What Do Larry Norman, Coffee and an Obelisk Have to Do With Incarnationality?
Tonight on the Journey Home, Dr. Peter Hoff, former Baptist, described how the Church could take truth and goodness from any source, outside the Church, and "baptize" and use it within the Church for the glory of God and the edification of the faithful. This has been a hallmark of Catholic Christianity from the early days when the Church would appropriate a heathen temple and sanctify it and use it for the worship of the triune God.
This concept can be seen in the music, architecture and art of all of Christendom which takes the best of all sources that point to goodness, beauty and truth, because the Church recognizes that these are ultimately all from God. This is quite a departure from the way in which I saw the world in my little evangelical blinders and took some time for me to get use to this. My world use to be very black and white. If it's not in the bible or doesn't have a bible verse associated with it, or doesn't say Jesus in some obvious way, it's no good and of no use. Hence, I stopped listening to music or appreciating anything that wasn't in the 1970's sub-culture of American-evangelical Christianity which shaped my vision of the world. Sadly, I isolated myself from much truth and goodness because of my failure to see the Creator's handiwork in the "secular" world.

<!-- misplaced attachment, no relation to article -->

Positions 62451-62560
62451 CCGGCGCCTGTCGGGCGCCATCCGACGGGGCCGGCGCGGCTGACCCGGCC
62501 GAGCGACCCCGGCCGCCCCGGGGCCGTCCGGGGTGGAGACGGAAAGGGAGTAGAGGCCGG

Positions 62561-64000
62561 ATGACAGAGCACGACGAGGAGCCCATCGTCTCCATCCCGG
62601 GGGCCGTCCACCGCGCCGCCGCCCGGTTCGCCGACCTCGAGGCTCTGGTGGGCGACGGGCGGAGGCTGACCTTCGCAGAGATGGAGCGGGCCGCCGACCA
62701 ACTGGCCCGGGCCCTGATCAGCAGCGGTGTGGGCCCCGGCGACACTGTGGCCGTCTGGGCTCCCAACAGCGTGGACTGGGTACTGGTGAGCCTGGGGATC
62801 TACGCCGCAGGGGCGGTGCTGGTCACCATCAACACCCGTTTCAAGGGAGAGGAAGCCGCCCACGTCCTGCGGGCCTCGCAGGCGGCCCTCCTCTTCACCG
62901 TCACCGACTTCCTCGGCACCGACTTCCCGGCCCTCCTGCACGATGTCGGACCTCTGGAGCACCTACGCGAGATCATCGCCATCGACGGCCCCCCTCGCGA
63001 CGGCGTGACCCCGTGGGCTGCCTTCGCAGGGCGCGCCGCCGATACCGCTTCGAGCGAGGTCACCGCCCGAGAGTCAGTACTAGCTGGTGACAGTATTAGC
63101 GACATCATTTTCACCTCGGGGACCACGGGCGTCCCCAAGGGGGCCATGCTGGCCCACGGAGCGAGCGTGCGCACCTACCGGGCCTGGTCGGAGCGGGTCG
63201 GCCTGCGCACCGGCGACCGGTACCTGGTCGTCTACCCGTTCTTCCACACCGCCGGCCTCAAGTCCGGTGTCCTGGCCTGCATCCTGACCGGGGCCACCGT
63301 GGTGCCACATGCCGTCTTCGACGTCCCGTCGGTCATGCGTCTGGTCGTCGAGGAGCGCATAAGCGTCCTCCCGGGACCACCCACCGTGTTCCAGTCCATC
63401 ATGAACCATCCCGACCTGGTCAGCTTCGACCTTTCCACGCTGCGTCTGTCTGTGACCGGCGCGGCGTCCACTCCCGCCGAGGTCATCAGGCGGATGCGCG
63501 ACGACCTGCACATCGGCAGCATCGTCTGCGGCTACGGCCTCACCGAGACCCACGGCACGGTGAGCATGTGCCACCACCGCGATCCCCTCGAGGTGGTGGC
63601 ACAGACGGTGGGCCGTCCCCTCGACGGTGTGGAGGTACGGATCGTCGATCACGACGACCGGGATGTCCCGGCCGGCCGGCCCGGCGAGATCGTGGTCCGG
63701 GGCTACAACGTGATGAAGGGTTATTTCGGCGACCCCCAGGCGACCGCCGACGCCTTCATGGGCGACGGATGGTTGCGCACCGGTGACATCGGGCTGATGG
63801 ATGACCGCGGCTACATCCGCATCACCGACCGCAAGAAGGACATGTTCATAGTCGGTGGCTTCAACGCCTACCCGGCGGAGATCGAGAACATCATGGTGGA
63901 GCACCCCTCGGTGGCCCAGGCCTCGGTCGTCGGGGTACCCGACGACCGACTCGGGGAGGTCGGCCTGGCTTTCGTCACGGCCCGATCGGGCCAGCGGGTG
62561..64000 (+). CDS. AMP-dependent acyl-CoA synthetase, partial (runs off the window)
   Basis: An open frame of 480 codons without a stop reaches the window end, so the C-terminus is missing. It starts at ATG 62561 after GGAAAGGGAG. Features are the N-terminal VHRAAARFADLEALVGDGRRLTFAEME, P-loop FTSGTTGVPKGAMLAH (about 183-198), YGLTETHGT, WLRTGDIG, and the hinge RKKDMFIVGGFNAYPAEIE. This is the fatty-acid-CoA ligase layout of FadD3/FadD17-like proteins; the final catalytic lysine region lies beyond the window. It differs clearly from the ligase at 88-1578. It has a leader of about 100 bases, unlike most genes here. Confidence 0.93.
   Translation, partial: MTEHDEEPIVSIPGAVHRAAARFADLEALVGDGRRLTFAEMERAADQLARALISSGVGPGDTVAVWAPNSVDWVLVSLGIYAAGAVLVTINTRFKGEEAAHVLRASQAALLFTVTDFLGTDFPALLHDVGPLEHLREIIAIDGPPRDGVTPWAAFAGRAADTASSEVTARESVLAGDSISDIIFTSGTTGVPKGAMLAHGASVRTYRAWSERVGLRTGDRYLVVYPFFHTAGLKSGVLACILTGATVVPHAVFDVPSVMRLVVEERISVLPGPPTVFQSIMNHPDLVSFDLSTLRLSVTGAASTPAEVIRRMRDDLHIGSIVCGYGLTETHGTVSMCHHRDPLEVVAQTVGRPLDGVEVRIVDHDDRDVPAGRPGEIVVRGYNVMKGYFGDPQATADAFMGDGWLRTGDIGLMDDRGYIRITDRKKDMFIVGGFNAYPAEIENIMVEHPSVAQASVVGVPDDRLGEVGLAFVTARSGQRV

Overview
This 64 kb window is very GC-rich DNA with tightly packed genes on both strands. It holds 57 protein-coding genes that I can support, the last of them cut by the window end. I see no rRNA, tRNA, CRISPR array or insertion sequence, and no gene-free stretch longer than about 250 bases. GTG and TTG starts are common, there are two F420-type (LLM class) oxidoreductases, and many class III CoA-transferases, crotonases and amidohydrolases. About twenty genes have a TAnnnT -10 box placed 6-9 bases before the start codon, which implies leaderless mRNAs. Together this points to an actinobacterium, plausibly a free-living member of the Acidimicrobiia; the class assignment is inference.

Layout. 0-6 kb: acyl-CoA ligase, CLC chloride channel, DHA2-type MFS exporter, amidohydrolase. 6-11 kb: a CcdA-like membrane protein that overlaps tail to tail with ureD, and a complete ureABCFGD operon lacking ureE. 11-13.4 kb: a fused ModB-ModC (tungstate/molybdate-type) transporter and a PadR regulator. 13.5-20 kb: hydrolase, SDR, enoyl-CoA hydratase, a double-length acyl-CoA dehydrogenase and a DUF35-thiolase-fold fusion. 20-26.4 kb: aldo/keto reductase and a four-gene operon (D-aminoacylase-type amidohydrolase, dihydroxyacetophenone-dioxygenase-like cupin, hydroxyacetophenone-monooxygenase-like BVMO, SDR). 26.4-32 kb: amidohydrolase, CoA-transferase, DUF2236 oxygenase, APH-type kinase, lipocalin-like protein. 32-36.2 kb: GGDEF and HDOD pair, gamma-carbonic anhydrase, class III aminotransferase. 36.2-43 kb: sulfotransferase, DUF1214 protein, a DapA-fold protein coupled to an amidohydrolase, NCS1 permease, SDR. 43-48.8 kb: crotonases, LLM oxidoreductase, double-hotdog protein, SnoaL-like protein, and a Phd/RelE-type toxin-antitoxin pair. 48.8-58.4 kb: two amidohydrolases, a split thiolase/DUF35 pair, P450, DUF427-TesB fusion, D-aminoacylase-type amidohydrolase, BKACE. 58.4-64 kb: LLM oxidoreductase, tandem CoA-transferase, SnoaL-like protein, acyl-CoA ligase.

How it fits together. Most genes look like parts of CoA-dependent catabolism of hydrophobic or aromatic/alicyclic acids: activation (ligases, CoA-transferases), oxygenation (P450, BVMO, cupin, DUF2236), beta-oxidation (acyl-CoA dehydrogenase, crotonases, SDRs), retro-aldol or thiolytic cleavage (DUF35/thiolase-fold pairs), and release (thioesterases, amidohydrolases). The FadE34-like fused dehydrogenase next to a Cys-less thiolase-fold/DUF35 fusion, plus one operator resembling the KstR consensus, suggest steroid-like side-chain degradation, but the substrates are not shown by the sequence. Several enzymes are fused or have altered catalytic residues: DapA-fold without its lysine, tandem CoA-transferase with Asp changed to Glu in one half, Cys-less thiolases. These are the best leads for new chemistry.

Ironically, this wonderful ability of Catholicism to incorporate the beauty and truth in the secular world is the very thing that it gets criticized for by those who need to see the "Jesus stamp" on something before it is approved and accepted. Ultimately it all goes back to the paradigm which I have blogged repeatedly about before that non-Catholic Christianity often follows the material/flesh=bad but invisible/ephemeral=good. This is a flawed view of the world that goes against the very essence of incarnationality. God took flesh and came into the world to redeem our flesh and the world. This redemption carries through to all of the material world. Thank God for the wisdom of the Catholic faith because it has allowed us to look at the world and say "it is good." Heck, if it wasn't for a pope, we wouldn't have coffee because its from the Islamic world and was known as Satan's Drink! I suspect Larry Norman was influenced by this Catholic concept after reading Chesterton and it was reflected in his music. "Why Should the Devil Have All the Good Music?